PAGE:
The note that was most special to me was written in Braille by our blind friend Mohammed. He wrote for everyone in his language and showed us how to read it by using our fingers. Mohammed was the strongest member of the team. Although he couldn’t see and faced difficulties performing the activities with us, he was the most cheerful and kindhearted among us. He used to come in the morning with a big smile on his face. He told us stories of his struggles in university to get an excellent degree in law and how he triumphed over them. We all learned from his strength.
We spent each whole day training from 8 a.m. until 5 p.m., with food breaks that reflected Palestinian culture. At breakfast, we chatted together while eating the famous Palestinian Z’aatar manakish, an Arabic snack of bread topped with a special herbal mix. It was very entertaining to chat with each other while eating. Then we would take the usual morning selfie after breakfast where everyone gathered in one picture. You could see Fatma holding her book and wearing a warm smile,, Ahmed holding his guitar as he looked happily at the camera, Dalia taking her glasses off, to reveal sparkling eyes and Tala tidying her hair to get ready for the selfie. For lunch, we ate some of the well-known Gazan dishes like Shawarma and Kebab with appetizers like Hummus, which is always on any Palestinian dining table.
I will always remember the words of Mr. Hatem, our trainer: “Be who you are and say what you feel.” Yalla Change gave us a big space to share all of our opinions, thoughts, feelings and goals. It gave us the space to think, discuss and exchange ideas knowing that our peers were mindful and open, accepting and respecting our thoughts even if they contradicted theirs.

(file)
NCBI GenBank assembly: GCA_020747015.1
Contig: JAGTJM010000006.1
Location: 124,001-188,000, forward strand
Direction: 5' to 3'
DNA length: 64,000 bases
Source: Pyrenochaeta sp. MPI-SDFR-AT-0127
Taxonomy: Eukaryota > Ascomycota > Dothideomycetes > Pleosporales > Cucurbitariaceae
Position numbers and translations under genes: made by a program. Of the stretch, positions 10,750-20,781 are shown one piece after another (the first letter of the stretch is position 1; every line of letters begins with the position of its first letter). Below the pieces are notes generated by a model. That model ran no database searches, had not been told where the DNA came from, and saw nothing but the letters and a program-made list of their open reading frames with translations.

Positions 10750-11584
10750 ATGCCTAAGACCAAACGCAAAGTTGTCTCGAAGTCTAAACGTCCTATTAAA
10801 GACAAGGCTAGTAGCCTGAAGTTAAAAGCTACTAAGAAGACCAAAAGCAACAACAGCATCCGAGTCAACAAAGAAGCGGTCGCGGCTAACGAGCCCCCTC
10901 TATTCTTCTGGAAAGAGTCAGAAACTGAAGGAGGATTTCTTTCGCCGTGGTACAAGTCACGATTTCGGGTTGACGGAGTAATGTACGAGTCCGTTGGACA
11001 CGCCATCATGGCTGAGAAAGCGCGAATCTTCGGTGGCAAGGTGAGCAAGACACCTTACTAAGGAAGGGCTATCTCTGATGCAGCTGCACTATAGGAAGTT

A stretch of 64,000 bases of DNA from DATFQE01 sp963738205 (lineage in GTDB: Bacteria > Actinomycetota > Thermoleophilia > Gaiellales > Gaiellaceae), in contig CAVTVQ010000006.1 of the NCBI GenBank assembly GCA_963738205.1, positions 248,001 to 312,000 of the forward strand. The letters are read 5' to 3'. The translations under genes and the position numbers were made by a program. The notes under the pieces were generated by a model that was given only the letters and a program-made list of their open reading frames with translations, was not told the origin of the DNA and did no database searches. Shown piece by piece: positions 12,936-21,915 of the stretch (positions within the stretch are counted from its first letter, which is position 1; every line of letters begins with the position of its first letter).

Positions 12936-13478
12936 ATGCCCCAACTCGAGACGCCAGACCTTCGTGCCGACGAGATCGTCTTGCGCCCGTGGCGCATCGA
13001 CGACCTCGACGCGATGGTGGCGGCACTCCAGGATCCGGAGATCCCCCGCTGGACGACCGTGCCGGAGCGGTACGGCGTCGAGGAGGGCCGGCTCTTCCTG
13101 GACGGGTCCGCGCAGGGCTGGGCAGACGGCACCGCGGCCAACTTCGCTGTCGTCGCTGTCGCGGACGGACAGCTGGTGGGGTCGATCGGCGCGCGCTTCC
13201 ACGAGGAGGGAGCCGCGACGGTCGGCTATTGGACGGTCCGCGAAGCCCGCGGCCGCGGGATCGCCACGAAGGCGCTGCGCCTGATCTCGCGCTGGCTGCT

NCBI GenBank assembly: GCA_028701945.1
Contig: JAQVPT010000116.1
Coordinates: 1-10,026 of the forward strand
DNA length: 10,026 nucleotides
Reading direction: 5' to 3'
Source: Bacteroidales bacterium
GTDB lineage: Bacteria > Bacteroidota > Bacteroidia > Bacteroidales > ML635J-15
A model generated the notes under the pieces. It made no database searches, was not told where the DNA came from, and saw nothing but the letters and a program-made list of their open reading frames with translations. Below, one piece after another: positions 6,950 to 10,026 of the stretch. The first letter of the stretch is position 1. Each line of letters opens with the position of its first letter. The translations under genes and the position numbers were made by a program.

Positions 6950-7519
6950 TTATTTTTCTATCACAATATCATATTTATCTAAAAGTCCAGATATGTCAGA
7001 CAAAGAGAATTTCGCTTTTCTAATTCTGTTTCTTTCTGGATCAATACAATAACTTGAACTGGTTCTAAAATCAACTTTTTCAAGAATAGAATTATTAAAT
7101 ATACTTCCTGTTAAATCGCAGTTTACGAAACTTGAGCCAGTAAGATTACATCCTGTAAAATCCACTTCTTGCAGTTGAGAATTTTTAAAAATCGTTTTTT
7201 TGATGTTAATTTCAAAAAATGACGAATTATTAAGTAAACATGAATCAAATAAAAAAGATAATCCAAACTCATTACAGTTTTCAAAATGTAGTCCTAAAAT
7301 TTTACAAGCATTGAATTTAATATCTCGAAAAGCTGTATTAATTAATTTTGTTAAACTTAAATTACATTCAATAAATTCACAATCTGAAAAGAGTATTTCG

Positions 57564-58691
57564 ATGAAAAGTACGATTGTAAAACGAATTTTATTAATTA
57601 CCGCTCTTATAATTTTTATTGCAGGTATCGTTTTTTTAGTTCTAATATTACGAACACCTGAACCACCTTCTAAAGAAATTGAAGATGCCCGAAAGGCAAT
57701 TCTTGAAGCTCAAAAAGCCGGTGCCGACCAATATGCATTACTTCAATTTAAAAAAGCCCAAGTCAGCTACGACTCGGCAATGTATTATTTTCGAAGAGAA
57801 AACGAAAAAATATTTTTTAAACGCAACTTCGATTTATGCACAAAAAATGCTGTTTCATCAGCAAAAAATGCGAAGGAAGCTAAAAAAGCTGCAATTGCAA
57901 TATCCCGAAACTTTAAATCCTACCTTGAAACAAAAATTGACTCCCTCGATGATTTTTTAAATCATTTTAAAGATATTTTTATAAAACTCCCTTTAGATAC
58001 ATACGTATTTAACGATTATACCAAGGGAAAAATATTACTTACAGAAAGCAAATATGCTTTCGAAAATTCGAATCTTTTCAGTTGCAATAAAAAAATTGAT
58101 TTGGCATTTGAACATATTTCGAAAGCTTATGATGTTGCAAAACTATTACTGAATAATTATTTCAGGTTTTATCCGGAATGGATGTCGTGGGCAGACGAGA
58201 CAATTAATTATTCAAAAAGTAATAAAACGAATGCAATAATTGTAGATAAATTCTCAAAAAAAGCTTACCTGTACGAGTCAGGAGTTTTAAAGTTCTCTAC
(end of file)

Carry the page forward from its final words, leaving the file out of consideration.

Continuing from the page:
One of my arguments was stressing youth’s political contribution. I said, “I am a young adult who wants her right to participate in decision making in my country. I believe that young people have the expertise and capacity to make decisions. Youth are great and active representatives of their communities and should therefore have the right to participate in political positions.”
An Elections Day exercise
One of my favorite experiences through this program was Elections Day that was a simulation of real Palestinian elections. We planned a campaign named “We Want Elections” that aimed to put pressure on decision makers to conduct national elections on all levels and promoting youth participation in elections. We got the opportunity to elect the Social Development Forum youth committee. We went through all the stages of an actual election: signing up to participate seven days in advance; candidates posting campaign videos on Facebook; and the election itself held in a conference hall in Gaza, where we used ink fingerprinting to vote. The winning team was “We Are One,” which deserved to win because they considered youth’s needs and demands for change in the community by planning and executing projects to incorporate youth in the elections process.
Being involved in Yalla Change gave me a new Dina who has expanded her relations with like-minded people and enriched her knowledge of social accountability and integrity. It was truly a changing point for me and the beginning of many other successful experiences with people, projects and community activities. I felt the real change in both my personal and practical life. I walked from Yalla Change feeling fierce and proudly saying, “I can make a change!”